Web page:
You may be forgiven for thinking that wine is automatically vegetarian – after all it’s just fermented grape juice. However, it is not as simple as that, as there are a number of animal-based products that are permitted for use in winemaking, including gelatin (from boiled animal bones), isinglass (fish bladders) and other milk and egg-based products. These products are used for fining, a process which traps heavy organic particles that are suspended in the wine, which then sink to the bottom of the tank. After fining, the wine is pumped out of the tank, leaving the suspension behind. This process clears the wine and stabilises it to a degree.
We at Chollet don’t always fine the wine, as in certain years the wine will settle naturally, and in those years where it does not, we use a clay-based fining agent for the white, and a pea-protein for the red. Therefore, no animal nor dairy-based products are used in the making of our wine, meaning it is vegetarian and vegan friendly. Being certified organic is not enough – it is down to the approach of each winemaker (organic and non-organic). Not always easy to know therefore – although an increasing number of supermarkets and other suppliers are including this info for their range of wines.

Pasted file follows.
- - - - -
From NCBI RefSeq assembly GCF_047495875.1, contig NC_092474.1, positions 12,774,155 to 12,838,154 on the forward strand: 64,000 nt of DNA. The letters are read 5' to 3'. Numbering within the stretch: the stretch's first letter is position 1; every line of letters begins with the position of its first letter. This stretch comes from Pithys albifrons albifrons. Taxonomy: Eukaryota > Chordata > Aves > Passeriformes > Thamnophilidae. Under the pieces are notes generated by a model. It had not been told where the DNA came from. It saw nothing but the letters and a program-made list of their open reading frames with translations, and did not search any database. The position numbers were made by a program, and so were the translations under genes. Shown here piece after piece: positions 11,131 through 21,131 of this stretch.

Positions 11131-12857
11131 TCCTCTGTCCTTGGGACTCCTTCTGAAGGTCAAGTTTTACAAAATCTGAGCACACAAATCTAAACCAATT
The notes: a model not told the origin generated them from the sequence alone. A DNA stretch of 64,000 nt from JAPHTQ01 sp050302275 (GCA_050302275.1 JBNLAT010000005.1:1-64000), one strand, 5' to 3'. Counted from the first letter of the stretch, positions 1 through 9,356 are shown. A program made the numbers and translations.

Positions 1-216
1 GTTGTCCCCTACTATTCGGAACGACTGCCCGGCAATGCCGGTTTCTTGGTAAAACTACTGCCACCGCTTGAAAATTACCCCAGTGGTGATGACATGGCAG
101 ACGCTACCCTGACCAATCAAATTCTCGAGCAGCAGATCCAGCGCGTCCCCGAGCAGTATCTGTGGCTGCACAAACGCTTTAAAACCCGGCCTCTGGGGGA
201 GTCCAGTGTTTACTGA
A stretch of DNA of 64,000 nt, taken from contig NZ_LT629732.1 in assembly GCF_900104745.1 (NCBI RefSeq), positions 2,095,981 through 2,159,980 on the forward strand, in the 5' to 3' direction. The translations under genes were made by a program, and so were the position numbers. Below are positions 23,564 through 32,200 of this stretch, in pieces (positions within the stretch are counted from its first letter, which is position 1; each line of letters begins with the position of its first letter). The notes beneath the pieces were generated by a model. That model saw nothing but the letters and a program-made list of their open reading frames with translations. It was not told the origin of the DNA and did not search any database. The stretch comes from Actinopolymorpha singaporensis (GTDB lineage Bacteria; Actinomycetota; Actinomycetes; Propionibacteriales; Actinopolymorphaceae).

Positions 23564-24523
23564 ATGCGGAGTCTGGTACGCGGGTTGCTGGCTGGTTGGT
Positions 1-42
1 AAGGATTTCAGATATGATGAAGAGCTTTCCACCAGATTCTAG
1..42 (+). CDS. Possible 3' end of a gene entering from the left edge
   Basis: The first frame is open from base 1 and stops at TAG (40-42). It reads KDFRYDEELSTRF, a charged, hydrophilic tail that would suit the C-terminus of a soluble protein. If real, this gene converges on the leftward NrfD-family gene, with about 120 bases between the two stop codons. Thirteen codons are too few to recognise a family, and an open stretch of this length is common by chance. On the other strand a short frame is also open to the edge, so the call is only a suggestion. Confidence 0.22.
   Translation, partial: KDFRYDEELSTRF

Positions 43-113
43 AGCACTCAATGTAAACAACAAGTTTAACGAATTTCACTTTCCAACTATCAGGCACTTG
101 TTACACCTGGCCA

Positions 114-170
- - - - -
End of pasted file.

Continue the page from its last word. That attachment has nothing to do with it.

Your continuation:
As there is no official certification for vegetarian or vegan wine, however, there are still open points of debate. For example; if an animal based product is used, but is not (in theory) in the final, bottled wine, is that OK (for vegetarians)? Most people would say no in my experience, as the product was used to make the wine, and also there may well be trace elements left over, but some would be OK with that risk.
Also, what about the use of egg and milk-based products in fining? In theory, OK for vegetarians but not for vegans. But, still debatable for some.
Finally; what about the use of animal-based fertiliser out in the vineyard (meaning the waste products of animals). It is for sure a natural and environmentally friendly way to use manure from chicken, cows or horses, particularly sourced locally – but some ‘hard’ vegans would object. That one, I am afraid, we are guilty of in some years, as we use guano as a fertiliser. In other years, we use a ‘green fertiliser’ such as leguminous vegetable planted between the vines to replace nutrients taken by the vine.
Given all that, we can comfortably say our wine is vegetarian and vegan friendly. We are listed on Barnivore, which is ‘the’ list of vegan wines, and the wine is served in vegetarian restaurants.
We are always happy to receive feedback on subjects such as this, or anything else we raise in our newsletters, so don’t hesitate to drop us a mail or leave a comment. We’d love to hear from you!